NZD/USD breakdown a sign soft landing euphoria may have run its course?

David Scutt 125
By :  ,  Market Analyst
  • NZD/USD tumbled sharply on Monday on the back of no major news
  • The pair closed at the lowest level in a month, breaking uptrend support in the process
  • As a high beta play on the global economy, the Kiwi may be signaling downside risks are growing in other cyclical assets

NZD/USD has closed at the lowest level in a month, breaking the uptrend it’s been in since the Federal Reserve meeting in November where it signalled an end to interest rate increases for this cycle. With most cyclical assets remaining at elevated levels, does the Kiwi’s breakdown signal that soft landing hopes are now entirely priced in, only leaving room for disappointment? As a high beta play on the global economy, it’s a pair to keep on the radar, especially if you like to dabble in emerging market names or the Australian dollar.

NZD/USD slices through uptrend from November

The breakdown in NZD/USD on Monday can be seen on the daily chart below, sliding more than 0.7% in what was an otherwise quiet session to close at lows not seen since before the Fed policy pivot announced at the December FOMC meeting. Some commentators cited disappointment over the decision from the People’s Bank of China (PBoC) who refrained from lowering its medium-term lending facility (MLF) rate for one year wholesale money on Monday, disappointing expectations for a 10bps drop relative to a month earlier.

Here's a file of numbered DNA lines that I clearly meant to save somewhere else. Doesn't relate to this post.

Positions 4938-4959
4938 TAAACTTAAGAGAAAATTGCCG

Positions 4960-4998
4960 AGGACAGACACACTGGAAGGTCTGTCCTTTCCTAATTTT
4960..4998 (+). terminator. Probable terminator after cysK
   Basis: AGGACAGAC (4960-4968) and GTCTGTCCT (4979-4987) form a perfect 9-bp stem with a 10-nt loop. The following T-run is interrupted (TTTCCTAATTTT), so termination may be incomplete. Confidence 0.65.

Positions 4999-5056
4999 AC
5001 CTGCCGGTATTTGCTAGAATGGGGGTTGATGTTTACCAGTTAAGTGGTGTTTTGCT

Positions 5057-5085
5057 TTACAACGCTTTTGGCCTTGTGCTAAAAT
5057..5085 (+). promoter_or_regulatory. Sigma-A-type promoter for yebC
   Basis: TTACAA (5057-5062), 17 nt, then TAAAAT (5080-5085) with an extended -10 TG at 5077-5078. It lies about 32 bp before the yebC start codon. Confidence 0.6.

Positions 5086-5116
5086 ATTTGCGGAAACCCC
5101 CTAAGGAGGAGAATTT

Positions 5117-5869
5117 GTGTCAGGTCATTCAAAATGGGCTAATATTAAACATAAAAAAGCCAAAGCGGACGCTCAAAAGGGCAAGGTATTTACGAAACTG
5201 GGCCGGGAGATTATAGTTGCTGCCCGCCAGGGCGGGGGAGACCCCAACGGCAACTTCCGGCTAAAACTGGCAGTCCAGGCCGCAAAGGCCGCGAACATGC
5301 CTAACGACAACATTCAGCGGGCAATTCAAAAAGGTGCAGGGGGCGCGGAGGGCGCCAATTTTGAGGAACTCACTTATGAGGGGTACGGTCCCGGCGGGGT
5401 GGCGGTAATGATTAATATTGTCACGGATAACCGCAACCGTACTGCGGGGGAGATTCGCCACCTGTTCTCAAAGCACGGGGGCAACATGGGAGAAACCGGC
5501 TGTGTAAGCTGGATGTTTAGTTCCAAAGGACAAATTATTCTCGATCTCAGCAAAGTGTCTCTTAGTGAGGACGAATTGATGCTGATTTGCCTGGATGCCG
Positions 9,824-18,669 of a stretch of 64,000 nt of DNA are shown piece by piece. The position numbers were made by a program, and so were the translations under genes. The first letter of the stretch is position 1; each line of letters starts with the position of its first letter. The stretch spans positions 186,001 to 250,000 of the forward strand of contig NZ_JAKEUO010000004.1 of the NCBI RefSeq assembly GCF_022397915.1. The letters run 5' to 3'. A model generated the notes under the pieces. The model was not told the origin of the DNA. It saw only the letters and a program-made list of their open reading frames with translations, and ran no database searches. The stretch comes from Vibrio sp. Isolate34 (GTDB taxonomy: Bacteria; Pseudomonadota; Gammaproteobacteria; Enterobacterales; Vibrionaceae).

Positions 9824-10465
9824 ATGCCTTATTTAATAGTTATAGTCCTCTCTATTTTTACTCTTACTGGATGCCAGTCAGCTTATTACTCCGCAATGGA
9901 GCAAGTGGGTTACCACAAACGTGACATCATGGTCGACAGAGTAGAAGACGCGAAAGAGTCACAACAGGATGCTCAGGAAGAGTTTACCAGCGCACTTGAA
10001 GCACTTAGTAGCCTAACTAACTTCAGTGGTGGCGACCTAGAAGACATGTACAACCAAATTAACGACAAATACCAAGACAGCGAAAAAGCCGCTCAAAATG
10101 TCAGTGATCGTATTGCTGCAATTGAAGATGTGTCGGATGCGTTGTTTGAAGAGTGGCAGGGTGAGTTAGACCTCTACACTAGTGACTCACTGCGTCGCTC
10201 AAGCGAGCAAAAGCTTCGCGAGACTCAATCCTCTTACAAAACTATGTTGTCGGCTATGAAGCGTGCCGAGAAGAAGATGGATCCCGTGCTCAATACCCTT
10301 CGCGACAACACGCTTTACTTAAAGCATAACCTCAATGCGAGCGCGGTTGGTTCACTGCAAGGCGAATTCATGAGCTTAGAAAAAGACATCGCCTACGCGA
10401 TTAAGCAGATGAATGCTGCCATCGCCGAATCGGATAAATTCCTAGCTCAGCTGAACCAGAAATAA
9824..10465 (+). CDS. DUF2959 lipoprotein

A sign soft landing trades are becoming exhausted?

Perhaps it was the catalyst – AUD/USD fell, albeit by a lesser margin – but you have to question what impact it would have had on China’s overall economic trajectory? The MLF was already cut in August and there have been numerous other stimulus measures announced since, yet China’s economy isn’t exactly shooting the lights out. China’s data dump released on Wednesday, including not only monthly information on retail sales, industrial output, fixed asset investment and unemployment but also China’s 2023 GDP growth rate will likely underline that point.

Rather, I wonder if the Kiwi’s breakdown is a sign the soft landing narrative that has powered risk assets higher since mid-October may have run its course, needing reality to now deliver on those lofty expectations.

The NZD/USD move certainly doesn’t come across as domestically driven with traders barely batting an eyelid on Tuesday to data showing a significant improvement in business confidence in the fourth quarter, according to the NZIER survey. Net confidence among respondents surged from -52% to -2% with reported capacity utilisation lifting nearly four percentage points to 91.4%. Those numbers don’t scream the New Zealand economy is falling off a cliff. It says the Kiwi move was almost certainly offshore driven.

NZD/USD carrying downside momentum 

While some traders will be willing to sell the uptrend break, it may pay to see whether NZD/USD can break .6185, a level it has now bounced off on a couple of occasions, including on Monday. Other than the 50-day moving average, there’s not a lot of visible support below .6185 until you get to .6105, a level the price tagged on four consecutive days during December. A stop above .6185 or .6210 would provide protection for those considering shorts, depending on your entry level. From a momentum perspective, both RSI and MACD suggest downside is in the ascendency.

nzdusd jan 16

-- Written by David Scutt

Follow David on Twitter @scutty


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